David Letterman returns to Late Show after death threats
NEW YORK (AP) — David Letterman was back at "Late Show" on Monday after a two-week vacation, his first day at work since a threat against his life was posted on a jihadist website.
CBS has declined to comment on any special security measures being taken at Letterman's midtown Manhattan theater for the taping.
Last week, a frequent contributor to a jihadist website posted a threat to Letterman. He urged Muslim followers to "cut the tongue" of the late-night host because of a joke and gesture the comic had made about al-Qaida leaders on his CBS show. The website is a popular Internet destination for radical Muslims.
One joke among several about al-Qaida that may have helped inspire the threat was part of Letterman's monologue on his June 8 show. This was just days after the death of al-Qaida leader Ilyas Kashmiri, who was killed by a U.S. drone strike in Pakistan. Though Kashmiri was rumored to be a long-shot choice to succeed Osama bin Laden, he wouldn't have worked out even had he lived, Letterman cracked, pointing to Kashmiri's "rocky start": "He botched up the story of Paul Revere."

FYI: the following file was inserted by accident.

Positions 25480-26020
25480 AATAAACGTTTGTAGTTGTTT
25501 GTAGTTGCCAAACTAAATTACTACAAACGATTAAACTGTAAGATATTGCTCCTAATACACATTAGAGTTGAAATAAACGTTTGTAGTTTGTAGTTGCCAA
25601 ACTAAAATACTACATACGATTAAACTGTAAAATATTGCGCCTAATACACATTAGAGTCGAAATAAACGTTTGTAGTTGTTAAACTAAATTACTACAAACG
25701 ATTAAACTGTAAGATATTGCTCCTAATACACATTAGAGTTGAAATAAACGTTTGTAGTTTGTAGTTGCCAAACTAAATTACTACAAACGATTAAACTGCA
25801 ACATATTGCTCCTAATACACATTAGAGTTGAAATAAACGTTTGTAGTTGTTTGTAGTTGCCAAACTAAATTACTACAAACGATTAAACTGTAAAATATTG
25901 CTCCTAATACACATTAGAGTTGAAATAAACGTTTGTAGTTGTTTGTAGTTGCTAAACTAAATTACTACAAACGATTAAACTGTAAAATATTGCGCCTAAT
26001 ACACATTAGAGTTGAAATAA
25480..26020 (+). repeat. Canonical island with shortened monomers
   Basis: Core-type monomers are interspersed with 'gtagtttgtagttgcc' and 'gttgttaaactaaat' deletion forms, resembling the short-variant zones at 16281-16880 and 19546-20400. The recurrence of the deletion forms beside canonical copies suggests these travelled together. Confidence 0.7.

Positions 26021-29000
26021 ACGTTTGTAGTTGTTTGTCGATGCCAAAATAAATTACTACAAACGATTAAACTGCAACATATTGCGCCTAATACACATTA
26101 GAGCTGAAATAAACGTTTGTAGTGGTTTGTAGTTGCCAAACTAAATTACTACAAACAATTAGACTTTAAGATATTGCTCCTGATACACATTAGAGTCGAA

The real butt of that joke: Sarah Palin, potential 2012 GOP presidential candidate, who in early June on her "One Nation" bus tour claimed that Paul Revere's famous ride was intended to warn British soldiers as well as his fellow colonists.
The contributor, who identified himself as Umar al-Basrawi, wrote that Letterman had referred to both bin Laden and Kashmiri and said that in talking about Kashmiri's death, Letterman had "put his hand on his neck and demonstrated the way of slaughter."
"Is there not among you a Sayyid Nosair al-Mairi ... to cut the tongue of this lowly Jew and shut it forever?" Al-Basrawi wrote, referring to El Sayyid Nosair, who was convicted of the 1990 killing of Jewish Defense League founder Meir Kahane. Letterman is not Jewish.
Al-Basrawi, which is likely to be an alias, has made some 1,200 postings to the Muslim website, according to Adam Raisman, an analyst for the Site Monitoring Service. The private firm, part of the Site Intelligence Group, provides information to government and commercial clients on what jihadists are saying on the Internet and traditional media. Raisman said the online forum is often used by al-Qaida.
The FBI said last week that it was looking into the threat.
It was unknown whether Letterman planned to address the threat on the air.